from French officials.
The semiofficial Mehr news
agency said exports were sus-
pended to the two countries
yesterday. It also said the
National Iranian Oil Company
has sent letters to some Euro-
pean refineries with an ulti-
matum to either sign long-term
contracts of two to five years or
be cut off.
Mehr did not specify which
countries were sent the ulti-
matum, but Spain, Italy and
Greece are among Europe's big-
gest buyers of Iranian oil.

SR

STE
- Thre
terday
them fa
canyon
a fourt
slidev
device,
The
groups
people
way th
of fres
of Stev
Mount
when t
All
extent,
were s
down,
CreekC
ty She
said.
Mos
well-eq
free th
dig out
formed
no avai
The
swept
a wom;
similar
lanche
wearin
didn'ti
details

:i group swept The men who died were
believed to be in their 30s and
down resort 40s.
"From what I'm told, they
mountain were all very knowledgeable,
expert skiers," Larson said.
VENS PASS, Wash. (AP) The initial reports of the
re skiers were killed yes- avalanche reached the sheriff's
when an avalanche swept office just after noon, and for
ar down an out-of-bounds some time it wasn't clear wheth-
at a popular resort, but er the other skiers had also been
h skier caught up in the swept up in the slide.
was saved by a safety The Northwest Weather and
authorities said. Avalanche Center yesterday
four were among three issued a warning for high ava-
of skiers - about a dozen lanche danger for areas above
in all - making their 5,000 feet, saying warmer
rough a foot and a half weather could loosen surface
,h snow on the back side snow and trigger a slide on
ens Pass, in the Cascade steeper slopes. The elevation of
sins northeast of Seattle, the avalanche wasn't immedi-
he avalanche hit. ately clear.
were buried to some At mid-afternoon, the tem-
but the men who died perature at the base of the Ste-
wept about 1,500 feet vens Pass ski resort was 24
a chute in the Tunnel degrees, with light winds and
Canyon area, King Coun- good visibility. The tempera-
riff's Sgt. Katie Larson ture at the top of the mountain
was 22 degrees, according to the
t of the other skiers, all resort's website.
luipped, were able to John Gifford, the ski area's
emselves and rushed to general manager, said yester-
the victims. They per- day that the resort had received
CPR on the three men to 19 inches of snow in the past 24
il, Larson said. hours. However, it wasn't snow-
fourth skier who was ing there yesterday afternoon.
far down the mountain, Stevens Pass is one of the
an, appeared to avoid a most popular outdoor recre-
fate because of the ava- ation areas in the state, with
safety device she was visitors flocking to the scenic
g, Larson said. Larson site to go cross-country, back-
immediately have other country and downhill skiing, as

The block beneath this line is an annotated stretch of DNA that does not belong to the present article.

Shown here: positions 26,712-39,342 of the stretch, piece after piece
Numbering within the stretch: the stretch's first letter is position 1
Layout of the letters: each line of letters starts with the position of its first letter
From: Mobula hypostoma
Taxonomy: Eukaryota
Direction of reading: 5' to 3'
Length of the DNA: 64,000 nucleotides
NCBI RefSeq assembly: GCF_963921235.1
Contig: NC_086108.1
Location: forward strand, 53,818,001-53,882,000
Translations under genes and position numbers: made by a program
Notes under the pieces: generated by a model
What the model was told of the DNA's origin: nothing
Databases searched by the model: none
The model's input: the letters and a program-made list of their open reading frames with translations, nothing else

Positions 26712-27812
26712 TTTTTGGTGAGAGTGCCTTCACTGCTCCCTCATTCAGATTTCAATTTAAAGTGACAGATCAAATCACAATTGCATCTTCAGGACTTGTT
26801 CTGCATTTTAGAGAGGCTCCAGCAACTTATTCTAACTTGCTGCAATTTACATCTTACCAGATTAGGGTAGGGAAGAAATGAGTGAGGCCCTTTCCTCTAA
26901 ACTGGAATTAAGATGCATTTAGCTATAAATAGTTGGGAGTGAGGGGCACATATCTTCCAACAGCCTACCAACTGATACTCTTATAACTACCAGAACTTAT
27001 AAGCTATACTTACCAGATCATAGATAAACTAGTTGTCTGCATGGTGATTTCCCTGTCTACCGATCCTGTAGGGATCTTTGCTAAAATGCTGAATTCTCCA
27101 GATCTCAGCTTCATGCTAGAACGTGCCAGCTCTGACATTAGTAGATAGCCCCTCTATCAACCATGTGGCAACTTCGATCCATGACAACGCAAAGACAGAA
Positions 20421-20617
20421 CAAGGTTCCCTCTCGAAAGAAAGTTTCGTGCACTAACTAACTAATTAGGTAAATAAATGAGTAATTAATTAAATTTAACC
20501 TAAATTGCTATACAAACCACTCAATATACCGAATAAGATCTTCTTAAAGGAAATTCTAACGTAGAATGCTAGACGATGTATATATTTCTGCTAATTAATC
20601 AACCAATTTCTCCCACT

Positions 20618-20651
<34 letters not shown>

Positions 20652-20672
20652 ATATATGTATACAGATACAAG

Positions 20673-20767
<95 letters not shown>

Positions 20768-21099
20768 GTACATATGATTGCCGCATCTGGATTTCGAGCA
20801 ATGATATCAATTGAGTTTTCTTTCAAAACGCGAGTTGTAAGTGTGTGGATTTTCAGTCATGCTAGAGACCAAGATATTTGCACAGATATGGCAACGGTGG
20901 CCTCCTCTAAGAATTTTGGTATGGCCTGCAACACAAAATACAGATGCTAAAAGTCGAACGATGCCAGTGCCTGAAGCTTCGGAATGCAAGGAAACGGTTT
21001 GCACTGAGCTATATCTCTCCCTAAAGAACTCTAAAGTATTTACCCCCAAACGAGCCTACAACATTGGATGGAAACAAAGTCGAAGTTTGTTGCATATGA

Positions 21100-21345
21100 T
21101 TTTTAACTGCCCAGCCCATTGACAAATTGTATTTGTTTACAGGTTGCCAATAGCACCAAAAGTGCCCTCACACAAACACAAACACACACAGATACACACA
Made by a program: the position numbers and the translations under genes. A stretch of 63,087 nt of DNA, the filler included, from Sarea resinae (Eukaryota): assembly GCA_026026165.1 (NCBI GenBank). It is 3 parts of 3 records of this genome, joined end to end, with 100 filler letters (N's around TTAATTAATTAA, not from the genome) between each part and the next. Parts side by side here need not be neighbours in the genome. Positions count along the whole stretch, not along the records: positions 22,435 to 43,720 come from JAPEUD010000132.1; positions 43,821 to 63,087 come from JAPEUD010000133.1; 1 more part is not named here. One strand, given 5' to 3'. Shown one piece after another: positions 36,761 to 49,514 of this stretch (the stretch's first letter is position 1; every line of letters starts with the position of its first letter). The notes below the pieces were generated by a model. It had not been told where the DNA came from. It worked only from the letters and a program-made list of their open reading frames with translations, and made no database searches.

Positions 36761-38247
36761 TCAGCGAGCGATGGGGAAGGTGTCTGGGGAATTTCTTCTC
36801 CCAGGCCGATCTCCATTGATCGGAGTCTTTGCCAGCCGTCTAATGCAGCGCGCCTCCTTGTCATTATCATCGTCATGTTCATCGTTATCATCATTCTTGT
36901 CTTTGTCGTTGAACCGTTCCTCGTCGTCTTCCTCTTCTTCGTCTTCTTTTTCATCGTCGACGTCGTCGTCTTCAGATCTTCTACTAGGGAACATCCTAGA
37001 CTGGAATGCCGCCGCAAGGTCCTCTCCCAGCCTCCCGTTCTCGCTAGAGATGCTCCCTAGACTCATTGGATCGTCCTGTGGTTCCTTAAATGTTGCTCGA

about the device. well as snowshoeing and back-

packing.
It's been a deadly winter in
Washington's mountains. Four
people disappeared in vicious
storms while camping and
climbing on Mount Rainier last
month. The four remain miss-
ing, and authorities have said
they're hoping to find their bod-
ies when the snow melts this
summer.
Across the West, there had
been 13 avalanche deaths this
season as of Thursday, accord-
ing to the Colorado Avalanche
Information Center, which
tracks avalanche deaths in the
U.S.
Experts have said the risk of
additional slides could remain
high all season. They attribute
the dangers in part to a weak
base layer of snow caused by a
dry winter.
Avalanche deaths are more
common in the backcoun-
try than at ski resorts. Out of
about 900 avalanche deaths
nationwide since the winter of
1950-51, 32 were within terrain
that was open for riding at ski
resorts, according to the Utah
Avalanche Center.
Also yesterday, King County
Sheriff's Sgt. Cindi West said
a snowboarder was killed in a
separate incident at the Alpen-
tal ski area east of Seattle. The
snowboarder, a man, went over
a cliff.with its national identity
and is unlikely to make any con-
cessions without huge incen-
tives.

British fugitive caught
hiding in rural Missouri

Suspect of
laundering $1.5M
on run since 1993
KANSAS CITY, Mo. (AP) -
On the surface, Edward Maher
and his wife appeared to enjoy
a comfortable middle-class life.
They had homes in quiet neigh-
borhoods, drove late-model
cars and took occasional week-
end trips. They raised two sons.
But beneath that veneer lay
a darker past: Maher was an
international fugitive - wanted
in Britain on allegations that he
stole a fortune worth $1.5 mil-
lion back in 1993 while work-
ing as a security guard for an
armored truck company.

When he was captured in
rural Missouri, the suspect
dubbed "Fast Eddie" by the
British media had managed
to evade arrest for nearly two
decades. Public records and
interviews with neighbors sug-
gest he did so mostly by living
an inconspicuous life of unre-
markable jobs and making
frequent, sometimes abrupt
cross-country moves.
Maher's adult son, Lee,
claims his parents did not tell
him anything about their real
identities until shortly before
his father was arrested Feb. 8.
"I had just found out that
my life is ... not anything that I
thought it was," the 23-year-old
Maher said in a phone inter-
view.